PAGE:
There is a window of opportunity between when changes occur in the brain and time of diagnosis of dementia. These tools have the potential to be used at this key timepoint which could allow researchers to identify early warning signs.
Protecting the brain by blocking Notum
Collaboration is key to bridging the gap between new discoveries in the lab and treatments that will one day be used by people living with dementia. Alzheimer Research UK’s Drug Discovery Alliance brings together research and industry experience at the three key sites, including one at University College London.
One of their latest discoveries involves targeting a protein called Notum. Notum regulates a structure in the brain known as the blood-brain barrier. This barrier is made of blood vessel cells, immune cells and nerve cells working together to together to control the brain’s blood supply and to regulate which substances cross it.
Advances in imaging techniques have revealed that the barrier shows signs of damage in people with Alzheimer’s. Deeper investigations have revealed high levels of Notum are at least partly to blame for this.
Dr Stefano Benvegnu is working alongside chemists at the Drug Discovery Institute to find a suitable drug that prevents the activity of Notum, and so restores the normal function of the blood-brain barrier. Pharmacologists came on board to develop experiments to test the performance of the drug.
Dr Benvegnu showed us promising results from their experiments with a drug that blocks Notum’s activity in lab-grown cells from the blood-brain barrier. They are now testing how it performs in a mouse model of Alzheimer’s disease. This takes the research another step towards use in clinical trials.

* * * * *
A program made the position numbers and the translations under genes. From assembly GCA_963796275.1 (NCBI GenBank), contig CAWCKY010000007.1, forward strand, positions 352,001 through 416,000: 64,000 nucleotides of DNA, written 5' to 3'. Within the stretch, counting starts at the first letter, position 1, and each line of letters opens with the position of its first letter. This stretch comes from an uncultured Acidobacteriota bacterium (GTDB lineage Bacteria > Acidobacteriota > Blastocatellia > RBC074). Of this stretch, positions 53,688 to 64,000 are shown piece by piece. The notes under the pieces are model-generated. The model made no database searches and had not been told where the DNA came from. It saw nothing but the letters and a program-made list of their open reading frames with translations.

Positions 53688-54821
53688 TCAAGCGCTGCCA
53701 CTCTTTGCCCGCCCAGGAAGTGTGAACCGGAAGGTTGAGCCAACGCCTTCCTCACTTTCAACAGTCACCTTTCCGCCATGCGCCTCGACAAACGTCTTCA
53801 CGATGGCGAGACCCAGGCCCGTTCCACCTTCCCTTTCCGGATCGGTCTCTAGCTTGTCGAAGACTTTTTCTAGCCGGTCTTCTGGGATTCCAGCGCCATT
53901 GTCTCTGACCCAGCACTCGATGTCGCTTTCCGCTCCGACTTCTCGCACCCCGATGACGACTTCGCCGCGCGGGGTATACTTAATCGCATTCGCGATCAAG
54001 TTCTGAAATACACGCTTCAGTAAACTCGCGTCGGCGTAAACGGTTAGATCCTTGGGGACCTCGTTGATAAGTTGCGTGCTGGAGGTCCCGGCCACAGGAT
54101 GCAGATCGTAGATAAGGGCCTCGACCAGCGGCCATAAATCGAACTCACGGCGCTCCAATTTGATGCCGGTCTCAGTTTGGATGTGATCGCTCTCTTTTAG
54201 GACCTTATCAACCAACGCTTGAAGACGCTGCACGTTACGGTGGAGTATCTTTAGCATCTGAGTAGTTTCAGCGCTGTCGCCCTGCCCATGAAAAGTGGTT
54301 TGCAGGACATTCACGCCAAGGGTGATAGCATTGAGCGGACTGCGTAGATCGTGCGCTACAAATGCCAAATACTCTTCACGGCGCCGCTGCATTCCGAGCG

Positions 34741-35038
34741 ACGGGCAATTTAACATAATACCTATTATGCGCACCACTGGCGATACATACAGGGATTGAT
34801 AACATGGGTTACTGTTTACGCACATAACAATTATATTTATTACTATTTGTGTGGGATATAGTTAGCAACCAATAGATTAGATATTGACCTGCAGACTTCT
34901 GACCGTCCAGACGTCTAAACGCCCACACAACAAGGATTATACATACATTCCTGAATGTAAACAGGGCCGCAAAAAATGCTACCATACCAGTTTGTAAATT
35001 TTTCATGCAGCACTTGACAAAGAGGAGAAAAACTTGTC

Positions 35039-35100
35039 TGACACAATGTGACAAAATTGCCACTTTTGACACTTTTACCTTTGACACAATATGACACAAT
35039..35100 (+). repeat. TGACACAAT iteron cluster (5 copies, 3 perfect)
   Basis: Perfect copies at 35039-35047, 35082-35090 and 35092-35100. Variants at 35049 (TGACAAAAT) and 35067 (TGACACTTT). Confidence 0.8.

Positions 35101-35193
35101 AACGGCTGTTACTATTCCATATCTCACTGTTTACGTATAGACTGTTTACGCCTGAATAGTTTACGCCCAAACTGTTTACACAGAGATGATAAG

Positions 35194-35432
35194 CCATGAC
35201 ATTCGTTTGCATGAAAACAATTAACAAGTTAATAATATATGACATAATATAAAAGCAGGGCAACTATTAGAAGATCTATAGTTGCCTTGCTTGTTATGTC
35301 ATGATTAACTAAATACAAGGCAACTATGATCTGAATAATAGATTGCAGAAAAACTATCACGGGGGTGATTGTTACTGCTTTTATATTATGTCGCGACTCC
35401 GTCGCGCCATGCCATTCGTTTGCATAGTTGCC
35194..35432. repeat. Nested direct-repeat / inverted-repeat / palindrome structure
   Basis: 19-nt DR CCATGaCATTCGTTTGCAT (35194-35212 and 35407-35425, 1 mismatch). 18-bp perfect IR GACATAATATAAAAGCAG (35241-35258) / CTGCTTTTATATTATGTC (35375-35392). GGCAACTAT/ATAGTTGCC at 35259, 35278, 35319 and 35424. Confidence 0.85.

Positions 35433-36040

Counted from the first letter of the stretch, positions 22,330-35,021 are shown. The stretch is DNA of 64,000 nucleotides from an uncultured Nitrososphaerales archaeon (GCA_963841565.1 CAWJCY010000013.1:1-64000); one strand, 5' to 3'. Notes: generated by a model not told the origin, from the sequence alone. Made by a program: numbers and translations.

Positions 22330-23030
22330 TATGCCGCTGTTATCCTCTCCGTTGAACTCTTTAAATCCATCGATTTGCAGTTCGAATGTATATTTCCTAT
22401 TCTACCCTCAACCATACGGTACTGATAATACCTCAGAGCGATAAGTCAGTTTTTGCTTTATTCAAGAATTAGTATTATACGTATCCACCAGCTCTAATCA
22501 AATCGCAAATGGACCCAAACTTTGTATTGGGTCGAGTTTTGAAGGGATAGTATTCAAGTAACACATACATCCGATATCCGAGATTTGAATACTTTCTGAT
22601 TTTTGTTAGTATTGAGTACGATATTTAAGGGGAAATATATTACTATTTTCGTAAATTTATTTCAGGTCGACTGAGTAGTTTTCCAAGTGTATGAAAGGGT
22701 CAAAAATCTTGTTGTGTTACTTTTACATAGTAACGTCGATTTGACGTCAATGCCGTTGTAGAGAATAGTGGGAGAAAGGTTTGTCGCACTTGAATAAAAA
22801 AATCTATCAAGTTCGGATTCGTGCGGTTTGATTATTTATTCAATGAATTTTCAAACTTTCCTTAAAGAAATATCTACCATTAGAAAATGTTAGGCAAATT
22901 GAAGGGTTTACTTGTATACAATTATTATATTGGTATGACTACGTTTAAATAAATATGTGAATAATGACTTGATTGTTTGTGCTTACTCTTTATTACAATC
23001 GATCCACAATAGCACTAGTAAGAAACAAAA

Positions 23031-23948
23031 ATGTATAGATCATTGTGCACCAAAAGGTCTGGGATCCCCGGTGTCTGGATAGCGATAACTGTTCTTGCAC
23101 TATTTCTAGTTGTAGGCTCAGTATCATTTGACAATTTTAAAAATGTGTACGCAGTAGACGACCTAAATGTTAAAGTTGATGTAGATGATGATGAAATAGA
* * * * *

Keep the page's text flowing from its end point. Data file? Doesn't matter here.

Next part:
Getting Alzheimer’s drugs over the blood brain barrier
Once drugs enter the body, they have the difficult journey to get to where they are needed in the brain. One of the challenges is crossing the brain’s own protective barrier.
Scientists at Bicycle Therapeutics have developed small molecules called bicyclic peptides, or ‘Bicycles’ for short – that work in a unique way which allows for a fast, reliable delivery of a drug to the brain.
Dr Inma Rioja, senior vice-president, revealed that their team of researchers began using Bicycles to deliver cancer drugs but have recently expanded into the area of neuroscience. These tiny molecules seem to be perfectly suited get past the layers of protection and make their way into the brain.
This work is in collaboration with other leading pharmaceutical companies and will inform how they develop new treatments for diseases such as Alzheimer’s.
Key take homes
Alzheimer’s is a complex disease, not only do we need to understand what causes it but also how it can be better diagnosed and treated. These researcher talks highlight the huge efforts that are being made to bring expertise from different areas to ultimately make a difference to people with Alzheimer’s and those that care for them.
Not only does Alzheimer’s Research UK facilitate the funding of this important work but by hosting events like this, we’re provide the opportunity to bring researchers together to share and celebrate their progress.
From the BNA we now look to this summer’s Alzheimer’s Association International Conference in Amsterdam – one of the largest dementia research conferences in the world, and where all eyes will be on the announcement of the full set of data from the new Alzheimer’s disease drug, donanemab.